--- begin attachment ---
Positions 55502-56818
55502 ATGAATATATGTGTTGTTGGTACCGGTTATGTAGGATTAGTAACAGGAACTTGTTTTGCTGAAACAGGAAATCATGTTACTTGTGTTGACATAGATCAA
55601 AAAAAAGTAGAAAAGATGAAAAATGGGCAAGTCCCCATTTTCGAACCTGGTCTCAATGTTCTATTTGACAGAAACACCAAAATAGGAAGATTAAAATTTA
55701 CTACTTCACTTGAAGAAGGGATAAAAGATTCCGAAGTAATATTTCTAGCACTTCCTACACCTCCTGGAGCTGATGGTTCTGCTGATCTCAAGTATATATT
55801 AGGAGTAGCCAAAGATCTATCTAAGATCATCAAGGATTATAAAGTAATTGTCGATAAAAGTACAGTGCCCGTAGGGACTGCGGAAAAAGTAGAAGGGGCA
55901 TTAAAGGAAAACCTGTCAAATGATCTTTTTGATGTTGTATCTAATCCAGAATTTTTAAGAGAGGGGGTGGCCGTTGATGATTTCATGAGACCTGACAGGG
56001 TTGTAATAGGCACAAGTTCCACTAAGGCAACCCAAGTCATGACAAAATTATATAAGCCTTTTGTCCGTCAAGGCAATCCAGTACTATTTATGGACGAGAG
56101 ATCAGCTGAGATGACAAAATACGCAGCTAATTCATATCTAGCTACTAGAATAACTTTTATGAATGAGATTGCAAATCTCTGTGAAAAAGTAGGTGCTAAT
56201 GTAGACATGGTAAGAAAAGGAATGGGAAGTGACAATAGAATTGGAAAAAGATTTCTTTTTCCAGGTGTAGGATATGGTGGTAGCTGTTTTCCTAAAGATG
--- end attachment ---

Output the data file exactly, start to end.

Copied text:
Positions 55502-56818
55502 ATGAATATATGTGTTGTTGGTACCGGTTATGTAGGATTAGTAACAGGAACTTGTTTTGCTGAAACAGGAAATCATGTTACTTGTGTTGACATAGATCAA
55601 AAAAAAGTAGAAAAGATGAAAAATGGGCAAGTCCCCATTTTCGAACCTGGTCTCAATGTTCTATTTGACAGAAACACCAAAATAGGAAGATTAAAATTTA
55701 CTACTTCACTTGAAGAAGGGATAAAAGATTCCGAAGTAATATTTCTAGCACTTCCTACACCTCCTGGAGCTGATGGTTCTGCTGATCTCAAGTATATATT
55801 AGGAGTAGCCAAAGATCTATCTAAGATCATCAAGGATTATAAAGTAATTGTCGATAAAAGTACAGTGCCCGTAGGGACTGCGGAAAAAGTAGAAGGGGCA
55901 TTAAAGGAAAACCTGTCAAATGATCTTTTTGATGTTGTATCTAATCCAGAATTTTTAAGAGAGGGGGTGGCCGTTGATGATTTCATGAGACCTGACAGGG
56001 TTGTAATAGGCACAAGTTCCACTAAGGCAACCCAAGTCATGACAAAATTATATAAGCCTTTTGTCCGTCAAGGCAATCCAGTACTATTTATGGACGAGAG
56101 ATCAGCTGAGATGACAAAATACGCAGCTAATTCATATCTAGCTACTAGAATAACTTTTATGAATGAGATTGCAAATCTCTGTGAAAAAGTAGGTGCTAAT
56201 GTAGACATGGTAAGAAAAGGAATGGGAAGTGACAATAGAATTGGAAAAAGATTTCTTTTTCCAGGTGTAGGATATGGTGGTAGCTGTTTTCCTAAAGATG